// The Case
The City of Sarnia had experienced sewer capacity problems since they first implemented their system in the 1950s. Despite building an interceptor and alternative pipelines in the following decades, flows exceeding system capacity would often overflow into the St. Clair River.
In 2011, the City of Sarnia commissioned a new sanitary sewage pumping station (SPS). The design incorporated two wet wells, interconnected via a sluice-gate. The wet well was not mechanically ventilated or heated, and instead had short, stainless steel “candy cane” venting pipes.
As the SPS commenced operation, the City began receiving odor complaints from property owners near the pumping station. While they installed much taller vent pipes (to improve scent dispersion), complaints continued. The City found the venting pipes contained 15-30 ppm hydrogen sulfide, a level that could induce headaches, dizziness, nausea, coughing and vomiting in a human population.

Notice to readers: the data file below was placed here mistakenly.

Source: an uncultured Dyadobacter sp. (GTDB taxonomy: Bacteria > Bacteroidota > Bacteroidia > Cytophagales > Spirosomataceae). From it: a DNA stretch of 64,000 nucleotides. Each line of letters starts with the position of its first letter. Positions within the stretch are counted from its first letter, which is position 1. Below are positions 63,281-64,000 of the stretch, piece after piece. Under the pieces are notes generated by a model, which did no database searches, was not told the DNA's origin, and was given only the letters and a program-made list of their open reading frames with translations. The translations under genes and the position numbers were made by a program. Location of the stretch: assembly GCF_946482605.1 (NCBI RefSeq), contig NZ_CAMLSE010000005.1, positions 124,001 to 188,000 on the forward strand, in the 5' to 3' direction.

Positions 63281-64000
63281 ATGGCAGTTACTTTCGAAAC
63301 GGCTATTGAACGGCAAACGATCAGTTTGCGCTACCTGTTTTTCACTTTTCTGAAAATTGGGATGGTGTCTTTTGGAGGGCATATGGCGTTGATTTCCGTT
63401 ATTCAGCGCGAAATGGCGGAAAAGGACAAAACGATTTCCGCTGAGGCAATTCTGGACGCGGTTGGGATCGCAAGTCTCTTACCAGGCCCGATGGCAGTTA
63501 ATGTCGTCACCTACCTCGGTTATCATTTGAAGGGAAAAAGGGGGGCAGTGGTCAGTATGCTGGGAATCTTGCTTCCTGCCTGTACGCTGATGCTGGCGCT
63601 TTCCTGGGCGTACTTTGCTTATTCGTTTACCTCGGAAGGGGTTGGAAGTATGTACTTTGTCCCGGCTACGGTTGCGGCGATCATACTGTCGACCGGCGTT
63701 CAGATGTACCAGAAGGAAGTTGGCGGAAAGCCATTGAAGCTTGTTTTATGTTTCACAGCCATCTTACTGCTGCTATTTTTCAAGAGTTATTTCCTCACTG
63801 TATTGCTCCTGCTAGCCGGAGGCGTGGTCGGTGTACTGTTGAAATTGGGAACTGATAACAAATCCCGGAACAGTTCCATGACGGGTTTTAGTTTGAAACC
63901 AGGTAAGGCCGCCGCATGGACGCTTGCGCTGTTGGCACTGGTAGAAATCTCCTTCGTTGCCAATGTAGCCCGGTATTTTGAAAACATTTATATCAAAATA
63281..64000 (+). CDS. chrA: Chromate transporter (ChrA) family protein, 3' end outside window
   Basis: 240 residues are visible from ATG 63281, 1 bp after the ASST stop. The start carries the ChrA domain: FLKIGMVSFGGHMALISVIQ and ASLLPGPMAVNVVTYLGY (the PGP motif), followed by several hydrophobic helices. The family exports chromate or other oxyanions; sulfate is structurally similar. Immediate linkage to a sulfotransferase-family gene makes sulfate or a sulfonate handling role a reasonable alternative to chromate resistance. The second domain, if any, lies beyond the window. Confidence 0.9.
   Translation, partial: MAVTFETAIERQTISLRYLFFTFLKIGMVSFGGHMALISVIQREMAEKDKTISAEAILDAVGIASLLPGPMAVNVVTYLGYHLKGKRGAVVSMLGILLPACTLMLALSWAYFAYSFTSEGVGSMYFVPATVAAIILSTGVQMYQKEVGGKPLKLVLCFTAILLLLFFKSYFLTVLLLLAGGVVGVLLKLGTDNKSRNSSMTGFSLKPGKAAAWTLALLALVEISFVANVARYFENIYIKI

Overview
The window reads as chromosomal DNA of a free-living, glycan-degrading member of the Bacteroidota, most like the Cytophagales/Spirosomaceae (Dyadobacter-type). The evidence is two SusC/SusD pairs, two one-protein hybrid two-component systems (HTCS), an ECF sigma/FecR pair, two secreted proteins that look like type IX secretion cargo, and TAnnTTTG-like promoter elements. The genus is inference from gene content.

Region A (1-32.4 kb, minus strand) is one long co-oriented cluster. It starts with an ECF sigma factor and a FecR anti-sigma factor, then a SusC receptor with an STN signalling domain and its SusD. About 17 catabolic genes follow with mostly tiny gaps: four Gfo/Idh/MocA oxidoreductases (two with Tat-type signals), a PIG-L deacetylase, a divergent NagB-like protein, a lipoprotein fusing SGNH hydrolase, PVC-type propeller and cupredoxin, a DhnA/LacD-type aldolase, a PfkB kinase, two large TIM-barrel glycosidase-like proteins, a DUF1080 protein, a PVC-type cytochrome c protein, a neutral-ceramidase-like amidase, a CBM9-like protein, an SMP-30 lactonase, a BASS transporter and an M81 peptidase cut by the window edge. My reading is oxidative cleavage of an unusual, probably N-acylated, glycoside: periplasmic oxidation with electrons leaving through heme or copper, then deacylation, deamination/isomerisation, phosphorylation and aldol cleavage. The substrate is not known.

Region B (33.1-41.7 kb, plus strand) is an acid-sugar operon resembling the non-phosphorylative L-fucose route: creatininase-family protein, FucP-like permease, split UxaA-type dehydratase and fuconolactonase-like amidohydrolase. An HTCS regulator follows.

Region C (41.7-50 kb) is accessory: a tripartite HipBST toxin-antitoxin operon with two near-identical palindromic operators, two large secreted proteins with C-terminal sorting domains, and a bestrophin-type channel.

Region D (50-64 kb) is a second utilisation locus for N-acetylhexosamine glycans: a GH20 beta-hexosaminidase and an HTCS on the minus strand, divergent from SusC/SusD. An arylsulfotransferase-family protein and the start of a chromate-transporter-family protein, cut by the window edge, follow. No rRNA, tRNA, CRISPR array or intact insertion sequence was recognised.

The City of Sarnia signed up for a single Odorox machine and oxidant sensor to reduce these concentrations. It involved placing a single hydroxyl generator outdoors, which vented hydroxyls into the original intake air vent. This system injected hydroxyl-rich air into the odour source, which neutralized the hydrogen sulfide before it reached the surface.
Hydroxyl production demands are made through automated controls, which maintain a set hydroxyl concentration. This results in energy savings over an always-on configuration. After the machines were installed and tested thoroughly, Sarnia has received no more odor complaints, and hydrogen sulfide levels are now well below levels that can cause health problems for humans.